Block diagram of the 54 ? 54-b multiplier usingpass-transistor
multiplexer, 4-2 compressor, and carry lookahead adder are
discussed. Section IV describes the fabrication of a test chip.
Some experimental results are shown in Section V, and the
conclusions are summarized in Section VI.
The block diagram of the 54
in Fig. 1. It employs Booth’s algorithm , Wallace’s tree
, and a conditional carry-selection (CCS) adder . The
number of partial products is halved by Booth’s algorithm.
The partial products are summed by Wallace’s tree, without
carry propagation. The summed results are then added by the
CCS adder with high-speed carry propagation.
Reducing the delay of Wallace’s tree is important in reduc-
ing multiplication time, so we used a 4-2 compressor, which
has 5 inputs and 3 outputs. The carry-out (
the next higher bit 4-2 compressor’s carry-in (
in Fig. 1. Without propagating the carry to a higher bit, the
4-2 compressor can add four partial products (II-I4) because
the carry-out (
) does not depend on the carry-in (
using this 4-2 compressor, only four addition stages are needed
for Wallace’s tree, as shown in Fig. 1. It is known that the
4-2 compressor has a speed advantage over full-adder-based
designs, because of the reduced number of addition stages
, . For further improvement, we have developed a new
4-2 compressor that reduces the critical path gate stages by
exploiting the high logic functionality of the pass-transistor
54-b multiplier is shown
) is connected to
), as shown
0018–9200/95$04.00 1995 IEEE
252IEEE JOURNAL OF SOLID-STATE CIRCUITS, VOL. 30, NO. 3, MARCH 1995
Fig. 2.Booth’s algorithm. (a) Booth’s encoder. (b) Partial-product generator.
Furthermore, we have developed a high-speed 108-b CLA
adder, which is another important component of the high-speed
multiplier. We have already reported a 32-b ALU with a 4-b
lookahead carry scheme called conditional carry-selection .
To apply this scheme to the final adder of the multiplier, the
4-b CLA was modified into an 8-b CLA.
III. CIRCUIT DESIGN
A. Booth’s Algorithm
The purpose of using Booth’s algorithm in this design is
not to reduce delay time, but to reduce the chip area. If the
full-adder-based design is applied in Wallace’s tree, the delay
time can be shortened by using Booth’s algorithm because
it reduces the number of addition stages. However, because
one addition stage of the 4-2 compressor halves the number
of partial products, the extra delay time without Booth’s
algorithm is only that of one 4-2 compressor. Since the delay
time in generating the partial products without Booth’s encoder
is shorter than that with Booth’s encoder, the multiplication
time, either with or without Booth’s algorithm, are almost the
Booth’s encoder is shown in Fig. 2(a). The multiplicands,
,, and, are encoded by this circuit. Encoding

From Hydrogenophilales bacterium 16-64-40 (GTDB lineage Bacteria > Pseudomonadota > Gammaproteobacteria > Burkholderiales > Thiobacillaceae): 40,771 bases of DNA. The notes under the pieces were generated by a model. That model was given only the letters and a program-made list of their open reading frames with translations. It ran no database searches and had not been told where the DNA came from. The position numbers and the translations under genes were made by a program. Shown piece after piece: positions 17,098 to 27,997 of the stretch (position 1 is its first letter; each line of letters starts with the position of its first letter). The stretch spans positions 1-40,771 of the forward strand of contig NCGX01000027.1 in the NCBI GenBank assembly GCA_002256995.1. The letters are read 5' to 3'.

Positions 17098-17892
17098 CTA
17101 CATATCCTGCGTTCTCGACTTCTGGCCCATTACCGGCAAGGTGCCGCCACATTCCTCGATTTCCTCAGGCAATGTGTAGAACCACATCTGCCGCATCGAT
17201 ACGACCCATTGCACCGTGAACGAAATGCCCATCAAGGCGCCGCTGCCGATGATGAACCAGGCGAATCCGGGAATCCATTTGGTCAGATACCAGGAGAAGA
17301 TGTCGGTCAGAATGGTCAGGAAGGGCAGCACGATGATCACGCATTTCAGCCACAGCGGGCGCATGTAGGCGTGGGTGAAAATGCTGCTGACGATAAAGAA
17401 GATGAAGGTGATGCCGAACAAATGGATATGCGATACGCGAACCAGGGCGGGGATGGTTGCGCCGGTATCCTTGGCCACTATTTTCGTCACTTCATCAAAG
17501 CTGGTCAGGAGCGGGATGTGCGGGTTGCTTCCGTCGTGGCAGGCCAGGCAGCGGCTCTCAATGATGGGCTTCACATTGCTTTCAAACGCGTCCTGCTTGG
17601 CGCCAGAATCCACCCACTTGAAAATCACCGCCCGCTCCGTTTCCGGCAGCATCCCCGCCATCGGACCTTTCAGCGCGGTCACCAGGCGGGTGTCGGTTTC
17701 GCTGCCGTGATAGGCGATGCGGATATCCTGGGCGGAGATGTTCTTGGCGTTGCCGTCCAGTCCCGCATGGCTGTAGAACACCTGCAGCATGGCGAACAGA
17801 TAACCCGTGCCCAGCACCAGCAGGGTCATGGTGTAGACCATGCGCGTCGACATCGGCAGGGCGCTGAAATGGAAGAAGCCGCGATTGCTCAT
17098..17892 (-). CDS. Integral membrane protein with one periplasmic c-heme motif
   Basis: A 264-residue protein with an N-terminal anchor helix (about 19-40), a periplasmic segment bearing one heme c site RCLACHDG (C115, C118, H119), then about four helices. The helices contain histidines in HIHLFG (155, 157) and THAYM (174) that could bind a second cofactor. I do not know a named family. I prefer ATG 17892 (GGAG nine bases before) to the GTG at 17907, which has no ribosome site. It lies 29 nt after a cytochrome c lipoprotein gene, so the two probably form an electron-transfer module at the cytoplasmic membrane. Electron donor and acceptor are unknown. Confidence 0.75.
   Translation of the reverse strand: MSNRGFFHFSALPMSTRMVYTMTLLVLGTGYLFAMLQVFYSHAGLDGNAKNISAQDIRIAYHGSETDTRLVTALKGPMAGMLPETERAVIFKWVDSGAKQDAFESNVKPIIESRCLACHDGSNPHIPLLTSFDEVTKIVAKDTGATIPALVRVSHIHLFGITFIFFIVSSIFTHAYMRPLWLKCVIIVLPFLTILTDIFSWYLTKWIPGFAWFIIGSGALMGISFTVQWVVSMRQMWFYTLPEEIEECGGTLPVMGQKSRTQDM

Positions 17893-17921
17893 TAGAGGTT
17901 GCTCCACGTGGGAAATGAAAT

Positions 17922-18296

the data halves the number of partial products. The simulated
propagation delay time is 0.50 ns. The partial-product genera-
tor is shown in Fig. 2(b). A multiplier, either
is selected depending on whether encoded data,
is high and inverted by encoded data, NEG. The simulated
propagation delay time is 0.56 ns.
B. Pass-Transistor Multiplexer
The pass-transistor multiplexer used in the 4-2 compressor
and 108-b CLA adder is shown in Fig. 3. When the control
is low, data is selected, and when the control
Fig. 3.Pass-transistor multiplexer circuit.
tristate inverter. (b) Pass-transistor tristate inverter. (c) Comparisonof delay
Comparison of CMOS and pass-transistor logic circuits. (a) CMOS
the control signal input for the next-stage multiplexer. Thus,
the multiplexer has both positive and negative output. It can
reduce the propagation delay by eliminating an inverter.
Several pass-transistor logic circuits have been proposed
to improve the performance of CMOS circuits. The NMOS
pass-transistor logic circuits  is one example. It has been
shown to result in high speed due to its low input capacitance
and high logic functionality. However, particularly in reduced
supply voltage designs, it is important to take into account
the problems of noise margins and speed degradation. These
are caused by mismatches between the input signal levels
and the logic threshold voltage of the CMOS gates, which
fluctuates with process variations. To avoid these problems,
the multiplexer in this design consists of both NMOS and
PMOS pass transistors.
The delay time of the pass-transistor multiplexer is shorter
than that of a CMOS gate, because of the pass-transistor-
based design where both the NMOS and PMOS are turned on.
The CMOS tristate inverter and pass-transistor tristate inverter
are shown in Fig. 4(a) and (b), which are used in CMOS
and pass-transistor multiplexers, respectively. The number
of transistors in both circuits is the same, and both have
is high, data is selected. The output is used as
OHKUBO et al.: A CMOS MULTIPLIER USING PASS-TRANSISTOR MULTIPLEXER253
Full-adder-based construction. (b) Proposed construction.
4-2 compressor circuits using pass-transistor multiplexers. (a)
equal input capacitance. A simulated comparison is shown
in Fig. 4(c), showing the dependence of the delay time from
“in” to “out” on the output load capacitance. The low driving-
source impedance attained by using the pass-transistor makes
the delay time of the pass-transistor shorter than that of a
C. 4-2 Compressor Circuit
The 4-2 compressor circuits using pass-transistor multiplex-
ers are shown in Fig. 5. The signal lines in the figure represent
positive and negative signals. The inputs of the multiplexers
are either two different signals, or one signal and logical invert.
All outputs ( ,
, and) have buffers to enhance driving
ability. The 4-2 compressor circuits add four partial products
(I1–I4) and generate a sum signal ( ) and two carry signals
Since the pass-transistor multiplexer circuit shown in Fig. 3
has high logic functionality, a full-adder circuit is constructed